(Editor’s note: Total F*king Godhead, author Corbin Reiff’s outstanding new biography on Chris Cornell is out tomorrow. Ahead of its release, we’re sharing a blurb on how Soundgarden‘s 1985 concert in Seattle helped spur on Sub Pop Records. Before that, Reiff gives some background to how that all went down)
You really can’t tell the story of Soundgarden and Chris Cornell without talking about the genesis of Sub Pop Records. You also can’t recount the expansive history of Sub Pop without acknowledging the important role that Soundgarden played in getting that label off the ground. One of the very first releases that Sub Pop ever put out was Soundgarden’s first single, “Hunted Down / “Nothing to Say” in July 1987, followed just a few months later by the band’s six-track, debut EP Screaming Life. Limited to 500 copies initially and pressed into a subdued orange vinyl, “Hunted Down” served as a savage, riff-riddled introduction to Soundgarden’s heavy aesthetic.
Before Sub Pop became the launching pad for some of the most culturally impactful artists in American musical history, it began as an underground fanzine penned by a Chicago-born transplant to the Pacific Northwest named Bruce Pavitt. Pavitt had long been friends with Soundgarden’s guitarist Kim Thayil, who once played in a band called Identity Crisis with Pavitt’s younger brother John while they both lived in the Midwest. Once Pavitt started putting out tapes and records under the Sub Pop name, it only made sense that he and Thayil might work together on something. The only problem was that while Pavitt had the credibility and connections within the world of indie rock, he didn’t have the funds to make it happen. That’s when another Midwest transplant to Seattle, a guy named Jonathan Poneman, entered the picture.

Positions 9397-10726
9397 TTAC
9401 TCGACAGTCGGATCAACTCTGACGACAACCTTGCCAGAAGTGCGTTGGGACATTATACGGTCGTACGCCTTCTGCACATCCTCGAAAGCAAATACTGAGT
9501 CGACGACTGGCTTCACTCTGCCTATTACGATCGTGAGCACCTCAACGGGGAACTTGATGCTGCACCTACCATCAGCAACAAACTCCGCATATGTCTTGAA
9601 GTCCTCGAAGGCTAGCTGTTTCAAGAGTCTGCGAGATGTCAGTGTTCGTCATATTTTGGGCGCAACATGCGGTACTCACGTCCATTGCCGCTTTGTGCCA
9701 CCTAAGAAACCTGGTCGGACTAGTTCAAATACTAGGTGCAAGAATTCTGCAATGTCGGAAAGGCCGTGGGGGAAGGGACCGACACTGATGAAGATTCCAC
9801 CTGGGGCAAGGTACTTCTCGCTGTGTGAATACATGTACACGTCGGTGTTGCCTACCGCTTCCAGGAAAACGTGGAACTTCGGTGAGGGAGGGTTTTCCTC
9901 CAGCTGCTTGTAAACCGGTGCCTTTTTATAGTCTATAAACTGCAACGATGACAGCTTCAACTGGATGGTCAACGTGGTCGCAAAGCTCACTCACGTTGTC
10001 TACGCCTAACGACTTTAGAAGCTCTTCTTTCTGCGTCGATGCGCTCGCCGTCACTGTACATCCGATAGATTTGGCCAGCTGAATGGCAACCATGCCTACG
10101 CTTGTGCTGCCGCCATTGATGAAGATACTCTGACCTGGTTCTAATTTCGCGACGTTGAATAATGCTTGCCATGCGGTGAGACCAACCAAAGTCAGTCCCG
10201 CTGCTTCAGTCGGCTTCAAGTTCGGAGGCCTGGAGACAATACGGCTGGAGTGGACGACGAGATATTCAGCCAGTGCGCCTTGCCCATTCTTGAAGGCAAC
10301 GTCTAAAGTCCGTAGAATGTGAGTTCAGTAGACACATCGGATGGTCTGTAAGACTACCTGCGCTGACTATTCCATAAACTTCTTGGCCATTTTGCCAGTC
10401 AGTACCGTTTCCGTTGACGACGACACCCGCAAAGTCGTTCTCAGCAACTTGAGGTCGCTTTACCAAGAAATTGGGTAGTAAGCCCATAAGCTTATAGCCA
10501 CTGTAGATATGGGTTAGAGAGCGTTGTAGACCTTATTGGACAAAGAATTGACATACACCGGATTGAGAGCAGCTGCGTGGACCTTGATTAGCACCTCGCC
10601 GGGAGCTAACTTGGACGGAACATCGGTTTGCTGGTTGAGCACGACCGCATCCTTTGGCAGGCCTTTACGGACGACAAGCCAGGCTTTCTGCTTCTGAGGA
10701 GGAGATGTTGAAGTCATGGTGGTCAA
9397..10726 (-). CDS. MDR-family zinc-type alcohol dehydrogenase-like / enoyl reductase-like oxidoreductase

Poneman was one of Soundgarden’s earliest and most dedicated fans. It all started with a gig he happened to catch early on in the band’s career at the Rainbow Tavern near the University of Washington in Seattle. After that night, he came away convinced that he had to do whatever he could to help this group put out a record. He ultimately partnered with Pavitt and put up $20,000 of his own money to help Chris and the band realize their dreams.
While researching my book Total F*cking Godhead: The Biography of Chris Cornell, I swung by Sub Pop headquarters and sat down with Poneman to interview him about his memories of Chris, Soundgarden, and that fateful night that changed the music scene in Seattle forever. Here it is, recounted below:
It was an unseasonably chilly evening in Seattle on July 30, 1985. Having just finished band practice, Jonathan Poneman was driving his buddy Mark home when he decided to swing through the University District to settle up with the promoter of a small venue named the (Fabulous) Rainbow Tavern.
Poneman had recently moved from Toledo, Ohio, and enrolled at the University of Washington where he landed a role as one of the DJs for the college’s Audioasis hour on KCMU. To help raise funds for the station, he started booking and promoting a weekly showcase of local bands at the Rainbow. It was a good look for the station, building a tangible link between themselves and the musicians within the local music scene. It was also a good look for the Rainbow who figured that whatever young band might play that typically sleepy weekday evening would bring in at least a few dozen of their friends eager to spend their money on drinks.
Through the large window at the front of the venue, Poneman could see the opening band Skin Yard was onstage. He liked what he heard, and was especially taken by their drummer, a kid named Matt Cameron who was playing out of his mind. “I thought, ‘This is a guy who’s a cut above everyone else,’” Poneman said. “The guitar player was good, the bass player was good, but the drummer was really great.” Skin Yard’s singer Ben McMillan, also a KCMU DJ, had lobbied Poneman hard for this Tuesday night slot and was glad to get it, but he also had an added request. “He said, ‘Would you entertain putting on a show with my band and K-Clone’s band?’”